Davies, B.J. and Roberts, D.H. and Bridgland, D.R. and Ó Cofaigh, C. and Riding, J.B. and Demarchi, B. and Penkman, K.E.H and Pawley, S.M. (2010) 'Timing and depositional environments of a Middle Pleistocene glaciation of northeast England: New evidence from Warren House Gill, County Durham.', Quaternary science reviews. .
At various times during the Quaternary, north-eastern England was a zone of confluence between dynamic ice lobes sourced from the Pennines, northern Scotland, the Cheviots, and Scandinavia. The region thus has some of the most complex exposures of Middle to Late Pleistocene sediments in Britain, with both interglacial and glacial sediments deposited in terrestrial and marine settings. We investigated sedimentary sequences exposed on the coastline of County Durham at Warren House Gill, and present a new model of British and Fennoscandian Ice Sheet interaction in the North Sea Basin during the Middle Pleistocene. The stratigraphy at Warren House Gill consists of a lower diamicton and upper estuarine sediments, both part of the Warren House Formation. They are separated from the overlying Weichselian Blackhall and Horden tills by a substantial unconformity. The lower diamicton of the Warren House Formation is re-interpreted here as an MIS 8 to 12 glaciomarine deposit containing ice-rafted lithics from north-eastern Scotland and the northeast North Sea, and is renamed the ‘Ash Gill Member’. It is dated by lithological comparison to the Easington Raised Beach, Middle Pleistocene Amino Acid Racemisation values, and indirectly by optically stimulated luminescence. The overlying shallow subaqueous sediments were deposited in an estuarine environment by suspension settling and bottom current activity. They are named the ‘Whitesides Member’, and form the uppermost member of the Warren House Formation. During glaciation, ice-rafted material was deposited in a marine embayment. There is no evidence of a grounded, onshore Scandinavian ice sheet in County Durham during MIS 6, which has long been held as the accepted stratigraphy. This has major implications for the currently accepted British Quaternary Stratigraphy. Combined with recent work on the Middle Pleistocene North Sea Drift from Norfolk, which is now suggested to have been deposited by a Scottish ice sheet, the presence of a Scandinavian ice sheet in eastern England at any time during the Quaternary is becoming increasingly doubtful.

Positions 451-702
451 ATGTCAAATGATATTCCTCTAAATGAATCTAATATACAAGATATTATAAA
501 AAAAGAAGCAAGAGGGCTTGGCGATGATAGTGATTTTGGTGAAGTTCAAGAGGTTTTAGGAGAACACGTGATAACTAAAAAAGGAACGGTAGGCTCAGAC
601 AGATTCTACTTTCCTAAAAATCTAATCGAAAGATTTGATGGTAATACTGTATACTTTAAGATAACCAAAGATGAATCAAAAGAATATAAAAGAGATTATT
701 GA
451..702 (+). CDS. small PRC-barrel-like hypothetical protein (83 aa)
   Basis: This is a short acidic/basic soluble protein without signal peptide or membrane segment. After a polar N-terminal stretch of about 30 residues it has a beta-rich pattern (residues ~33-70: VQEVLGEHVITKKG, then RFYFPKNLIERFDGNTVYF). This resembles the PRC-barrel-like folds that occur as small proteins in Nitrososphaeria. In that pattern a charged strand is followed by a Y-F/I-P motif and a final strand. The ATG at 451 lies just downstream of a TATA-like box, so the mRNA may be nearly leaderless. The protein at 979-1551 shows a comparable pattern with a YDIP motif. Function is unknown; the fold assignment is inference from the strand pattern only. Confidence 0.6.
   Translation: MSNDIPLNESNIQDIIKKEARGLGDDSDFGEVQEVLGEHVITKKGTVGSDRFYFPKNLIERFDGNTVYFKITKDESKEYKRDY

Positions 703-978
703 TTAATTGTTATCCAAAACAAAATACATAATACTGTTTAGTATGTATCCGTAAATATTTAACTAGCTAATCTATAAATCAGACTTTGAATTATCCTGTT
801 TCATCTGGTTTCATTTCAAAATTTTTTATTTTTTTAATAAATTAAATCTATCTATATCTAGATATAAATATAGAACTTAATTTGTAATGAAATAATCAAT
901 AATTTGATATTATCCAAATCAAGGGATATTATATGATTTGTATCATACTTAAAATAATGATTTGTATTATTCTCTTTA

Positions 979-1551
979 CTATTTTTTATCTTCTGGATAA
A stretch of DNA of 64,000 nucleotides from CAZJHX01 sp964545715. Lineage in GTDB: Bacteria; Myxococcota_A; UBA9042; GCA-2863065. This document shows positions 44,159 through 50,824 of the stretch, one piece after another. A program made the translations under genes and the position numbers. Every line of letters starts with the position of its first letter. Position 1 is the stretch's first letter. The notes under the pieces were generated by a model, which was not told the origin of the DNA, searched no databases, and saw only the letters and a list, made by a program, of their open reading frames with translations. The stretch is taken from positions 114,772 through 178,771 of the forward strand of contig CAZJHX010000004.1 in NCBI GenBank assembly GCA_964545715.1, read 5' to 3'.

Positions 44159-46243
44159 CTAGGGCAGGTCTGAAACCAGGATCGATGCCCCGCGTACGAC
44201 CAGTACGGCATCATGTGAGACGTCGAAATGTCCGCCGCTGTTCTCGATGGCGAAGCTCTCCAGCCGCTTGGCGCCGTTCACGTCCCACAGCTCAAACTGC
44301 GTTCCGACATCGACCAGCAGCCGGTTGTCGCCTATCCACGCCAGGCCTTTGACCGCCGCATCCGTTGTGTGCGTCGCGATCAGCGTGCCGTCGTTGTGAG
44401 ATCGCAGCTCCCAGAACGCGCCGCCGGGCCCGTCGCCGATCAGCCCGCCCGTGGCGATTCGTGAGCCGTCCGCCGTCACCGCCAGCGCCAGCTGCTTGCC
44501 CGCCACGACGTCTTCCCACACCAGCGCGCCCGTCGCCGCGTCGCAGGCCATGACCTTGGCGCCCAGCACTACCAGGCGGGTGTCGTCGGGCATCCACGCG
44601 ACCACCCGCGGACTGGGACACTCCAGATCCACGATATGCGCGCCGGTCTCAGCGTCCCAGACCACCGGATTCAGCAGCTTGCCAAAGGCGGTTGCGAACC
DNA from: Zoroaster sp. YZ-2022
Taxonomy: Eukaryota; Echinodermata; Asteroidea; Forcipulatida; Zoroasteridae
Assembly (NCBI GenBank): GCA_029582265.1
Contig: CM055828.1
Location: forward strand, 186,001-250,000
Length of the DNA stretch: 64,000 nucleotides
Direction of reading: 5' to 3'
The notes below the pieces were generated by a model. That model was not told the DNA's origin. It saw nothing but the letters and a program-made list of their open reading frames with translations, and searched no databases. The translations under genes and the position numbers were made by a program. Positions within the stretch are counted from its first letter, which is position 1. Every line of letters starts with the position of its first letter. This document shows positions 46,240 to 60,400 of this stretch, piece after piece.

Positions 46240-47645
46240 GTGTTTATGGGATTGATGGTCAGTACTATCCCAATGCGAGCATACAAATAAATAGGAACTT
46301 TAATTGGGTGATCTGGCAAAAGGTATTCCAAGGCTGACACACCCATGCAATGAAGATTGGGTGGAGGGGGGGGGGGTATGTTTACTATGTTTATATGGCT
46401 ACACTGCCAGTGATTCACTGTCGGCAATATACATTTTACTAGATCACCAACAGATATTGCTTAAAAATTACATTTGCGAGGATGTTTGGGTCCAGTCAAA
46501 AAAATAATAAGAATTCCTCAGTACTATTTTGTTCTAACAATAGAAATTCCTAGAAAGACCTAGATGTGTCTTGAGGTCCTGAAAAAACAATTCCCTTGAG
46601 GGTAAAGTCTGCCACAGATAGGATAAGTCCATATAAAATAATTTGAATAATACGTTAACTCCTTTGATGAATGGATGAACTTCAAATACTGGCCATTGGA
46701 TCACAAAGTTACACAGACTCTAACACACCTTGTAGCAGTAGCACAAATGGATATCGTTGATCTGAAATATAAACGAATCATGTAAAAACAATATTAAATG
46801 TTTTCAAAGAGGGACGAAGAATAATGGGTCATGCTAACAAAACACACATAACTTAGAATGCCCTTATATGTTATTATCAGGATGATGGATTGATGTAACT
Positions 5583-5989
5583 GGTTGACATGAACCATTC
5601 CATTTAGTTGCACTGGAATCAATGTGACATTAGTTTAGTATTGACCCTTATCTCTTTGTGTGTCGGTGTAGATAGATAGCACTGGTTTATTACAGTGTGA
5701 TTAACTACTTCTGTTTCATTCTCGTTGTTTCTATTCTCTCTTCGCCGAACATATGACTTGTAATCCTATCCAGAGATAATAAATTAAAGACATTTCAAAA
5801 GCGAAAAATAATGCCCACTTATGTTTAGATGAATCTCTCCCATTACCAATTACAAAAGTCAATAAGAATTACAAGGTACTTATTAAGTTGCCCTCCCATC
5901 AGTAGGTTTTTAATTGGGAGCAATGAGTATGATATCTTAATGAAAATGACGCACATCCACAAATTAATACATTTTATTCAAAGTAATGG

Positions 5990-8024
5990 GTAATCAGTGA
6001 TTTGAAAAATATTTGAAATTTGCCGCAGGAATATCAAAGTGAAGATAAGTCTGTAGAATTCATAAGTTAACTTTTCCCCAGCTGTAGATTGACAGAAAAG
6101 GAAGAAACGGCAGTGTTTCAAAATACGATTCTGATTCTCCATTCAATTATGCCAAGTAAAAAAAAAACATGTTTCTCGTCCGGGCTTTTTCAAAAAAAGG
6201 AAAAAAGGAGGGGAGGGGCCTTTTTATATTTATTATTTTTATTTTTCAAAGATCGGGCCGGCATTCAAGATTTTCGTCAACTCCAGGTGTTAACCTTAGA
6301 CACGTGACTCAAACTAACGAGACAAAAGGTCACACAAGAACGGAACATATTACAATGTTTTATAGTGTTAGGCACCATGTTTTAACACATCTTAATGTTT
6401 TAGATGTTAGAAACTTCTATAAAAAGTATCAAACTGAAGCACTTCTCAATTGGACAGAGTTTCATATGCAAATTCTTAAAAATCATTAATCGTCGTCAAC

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|Publisher Web site:||http://dx.doi.org/10.1016/j.quascirev.2010.02.003|
|Record Created:||12 Oct 2010 16:20|
|Last Modified:||01 Jun 2011 16:37|
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